MN Hospitality Advocate

What We Told Councilmember Carter

Posted in City Council, Restaurant Issues by hospitalityminnesota on October 5, 2009

Councilmember Melvin Carter

310-A City Hall
15 Kellogg Blvd., West
Saint Paul, MN 55102

Dear Councilmember Carter

Thank you for meeting with us recently regarding your proposed food allergen awareness ordinance. We greatly appreciate the opportunity to talk with you directly about how this proposal would impact our industry.

The hospitality industry knows how serious an allergic reaction to a food item can be; some of the owners and managers of Saint Paul’s restaurants have family members who deal with these allergies. The industry also responds to requests from customers on a daily basis regarding allergens and a wide range of dietary needs.

We understand that you have decided against the allergen information handbook. We appreciate that. We firmly believe that a city mandate on food allergens can be detrimental to the business climate, make St. Paul an island into which other businesses may be reluctant to locate, and most importantly, is not the most effective approach for addressing this issue.

We believe in, and agree with, your goal of providing accurate information to customers upon request. However, a mandated approach does not get us to the goal. Instead it will provide a false sense of security, will significantly increase our exposure to lawsuits, and may cause our insurance premiums to rise. We have spoken both to legal counsel and to insurance experts who validate these fears. We do not want to create a system where the simple act of creating an ordinance has a detrimental impact on the industry, which is already suffering substantially due to the current economic environment.

We recommend instead a coordinated voluntary effort to educate and raise awareness among the city’s restaurants. While many restaurants are already serving the allergen-concerned market, broader awareness and more education are certainly good ideas. We are committed to being a leader of these efforts.

There are many things already being done to provide helpful assistance to customers with allergen concerns. For example, the current edition of ServSafe, the acknowledged leader in food safety curriculum, contains several pages of information on allergens. Minnesota law today requires that all restaurants have a Certified Food Manager who has taken a ServSafe or similar course.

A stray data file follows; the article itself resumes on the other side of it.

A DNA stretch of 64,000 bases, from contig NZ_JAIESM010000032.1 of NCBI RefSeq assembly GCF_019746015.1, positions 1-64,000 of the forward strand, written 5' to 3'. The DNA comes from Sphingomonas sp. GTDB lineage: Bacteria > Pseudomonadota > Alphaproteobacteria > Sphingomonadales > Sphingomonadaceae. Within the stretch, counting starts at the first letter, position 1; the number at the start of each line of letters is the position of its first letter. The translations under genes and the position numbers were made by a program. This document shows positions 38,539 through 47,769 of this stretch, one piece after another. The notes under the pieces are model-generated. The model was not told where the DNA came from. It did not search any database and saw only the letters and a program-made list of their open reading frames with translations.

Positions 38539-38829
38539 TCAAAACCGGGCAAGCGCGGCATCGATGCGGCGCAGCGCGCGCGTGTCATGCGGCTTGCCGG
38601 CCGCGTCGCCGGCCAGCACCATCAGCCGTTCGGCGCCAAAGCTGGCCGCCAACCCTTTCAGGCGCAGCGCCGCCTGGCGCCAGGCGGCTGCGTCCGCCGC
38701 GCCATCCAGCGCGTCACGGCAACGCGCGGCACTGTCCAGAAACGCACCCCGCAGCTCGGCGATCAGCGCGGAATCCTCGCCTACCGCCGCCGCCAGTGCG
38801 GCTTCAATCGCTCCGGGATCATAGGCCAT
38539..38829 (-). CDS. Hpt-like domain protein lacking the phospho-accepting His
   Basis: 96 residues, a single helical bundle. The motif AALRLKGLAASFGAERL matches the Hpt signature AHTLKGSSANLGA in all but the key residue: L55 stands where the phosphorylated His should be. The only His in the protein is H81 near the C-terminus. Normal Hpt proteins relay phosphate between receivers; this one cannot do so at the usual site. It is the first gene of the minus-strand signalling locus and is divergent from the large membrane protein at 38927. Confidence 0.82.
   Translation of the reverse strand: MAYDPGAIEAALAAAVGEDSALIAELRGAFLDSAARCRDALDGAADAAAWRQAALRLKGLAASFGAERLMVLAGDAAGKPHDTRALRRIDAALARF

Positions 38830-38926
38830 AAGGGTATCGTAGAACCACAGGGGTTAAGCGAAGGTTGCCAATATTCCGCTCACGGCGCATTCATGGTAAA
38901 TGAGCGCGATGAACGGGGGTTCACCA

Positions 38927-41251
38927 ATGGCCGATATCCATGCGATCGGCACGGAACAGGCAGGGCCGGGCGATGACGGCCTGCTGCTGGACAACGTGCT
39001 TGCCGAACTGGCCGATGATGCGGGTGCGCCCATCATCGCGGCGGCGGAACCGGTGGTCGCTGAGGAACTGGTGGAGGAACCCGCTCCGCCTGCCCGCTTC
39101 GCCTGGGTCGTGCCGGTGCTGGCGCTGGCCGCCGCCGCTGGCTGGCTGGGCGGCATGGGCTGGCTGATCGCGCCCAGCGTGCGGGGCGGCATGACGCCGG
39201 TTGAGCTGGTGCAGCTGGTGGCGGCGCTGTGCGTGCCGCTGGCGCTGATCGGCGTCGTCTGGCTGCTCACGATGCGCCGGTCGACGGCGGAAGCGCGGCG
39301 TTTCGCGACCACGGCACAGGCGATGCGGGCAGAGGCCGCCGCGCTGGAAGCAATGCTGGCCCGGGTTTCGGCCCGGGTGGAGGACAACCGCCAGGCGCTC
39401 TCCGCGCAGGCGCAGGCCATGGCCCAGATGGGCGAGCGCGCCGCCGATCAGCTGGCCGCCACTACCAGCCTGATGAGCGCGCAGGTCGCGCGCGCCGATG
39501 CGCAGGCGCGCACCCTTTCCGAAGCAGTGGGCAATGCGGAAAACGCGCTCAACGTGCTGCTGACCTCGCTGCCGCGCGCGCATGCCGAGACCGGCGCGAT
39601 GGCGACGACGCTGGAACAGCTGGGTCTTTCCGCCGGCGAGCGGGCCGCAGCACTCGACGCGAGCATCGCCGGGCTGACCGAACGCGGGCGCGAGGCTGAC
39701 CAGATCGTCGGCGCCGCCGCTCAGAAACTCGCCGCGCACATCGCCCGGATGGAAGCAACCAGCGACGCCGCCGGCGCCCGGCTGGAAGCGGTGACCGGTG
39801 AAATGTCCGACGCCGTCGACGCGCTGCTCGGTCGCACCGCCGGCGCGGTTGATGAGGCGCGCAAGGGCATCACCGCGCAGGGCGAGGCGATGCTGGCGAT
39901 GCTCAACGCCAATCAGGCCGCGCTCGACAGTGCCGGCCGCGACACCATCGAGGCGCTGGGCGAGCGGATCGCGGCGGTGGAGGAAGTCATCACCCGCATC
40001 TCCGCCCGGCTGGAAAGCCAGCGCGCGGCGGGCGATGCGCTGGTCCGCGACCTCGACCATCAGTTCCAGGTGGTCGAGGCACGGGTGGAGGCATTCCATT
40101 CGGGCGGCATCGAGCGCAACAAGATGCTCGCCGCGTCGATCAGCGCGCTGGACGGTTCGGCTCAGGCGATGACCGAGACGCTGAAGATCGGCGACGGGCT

Many major chains with substantial resources, such as Dairy Queen, have begun providing information to consumers on a variety of their menu items regarding allergens. Many independent operations or local chains such as Pizza Luce and Davanni’s have identified this as a market and are engaged in activities to serve the needs of these consumers. Still other St. Paul restaurants, such as Heartland Cafe, have built almost their entire business model on serving the unique needs of specific customers. These are all business models those establishments have chosen to serve this unique market. And in the process, those with allergies find increasing opportunities to enjoy what St. Paul restaurants have to offer.

The most effective solution to the food allergen issue is one that provides more education and greater awareness so that both providers and our customers can feel confident in the information they receive. This is best done through the building of relationships and the direct communication between industry operators and their customers. Through our network of partners and stakeholders, we can reach thousands of establishments across the state. Providing educational information and training will do more to help protect against allergic reactions than mandating a new system that is challenging and burdensome for the industry.

The Minnesota Restaurant Association, Minnesota Licensed Beverage Association, Minnesota Retailers Association, the Saint Paul Area Chamber of Commerce and many other partners are committed to efforts to effectively educate the industry and increase awareness of the importance of staff training and knowledge about the issue. This approach will be comprehensive, reaching a broader audience than just Saint Paul.

The hospitality industry is a vibrant and important part of our state’s economy. With more than 10,000 restaurants and 1,000 hotels, we provide some 260,000 jobs. One in every 10 Minnesotans works in the hospitality industry. Our industry employs more minority managers than any other in the country, and more than half of all working adults got their first job in our industry. Further, our industry generates nearly $8 billion in annual sales in our state.

You have successfully raised awareness of this issue and elevated the receptivity of our industry to additional information. However, a mandated approach is not the best way to have a positive impact. We ask instead that you allow our industry to undertake voluntary efforts to educate and build awareness of this important issue in ways that make sense and will be effective.

We look forward to meeting with you on September 22 and sharing more detail on our thoughts on a voluntary awareness effort. We remain committed to working with you on this matter.


Minnesota Restaurant Association
Minnesota Licensed Beverage Association
St. Paul Area Chamber of Commerce
Minnesota Retailers Association
St. Paul Convention and Visitors Association

David Burley, Blue Plate Restaurants
Pat Mancini, Mancini’s Restaurant
John Wolfe, Dixie’s on Grand
Bev Turner, Travelers
Jason Grev, Ecolab
Bonnie Alton, Great Harvest Bakery
JJ Haywood, Pizza Luce
Ken Schelper, Davanni’s


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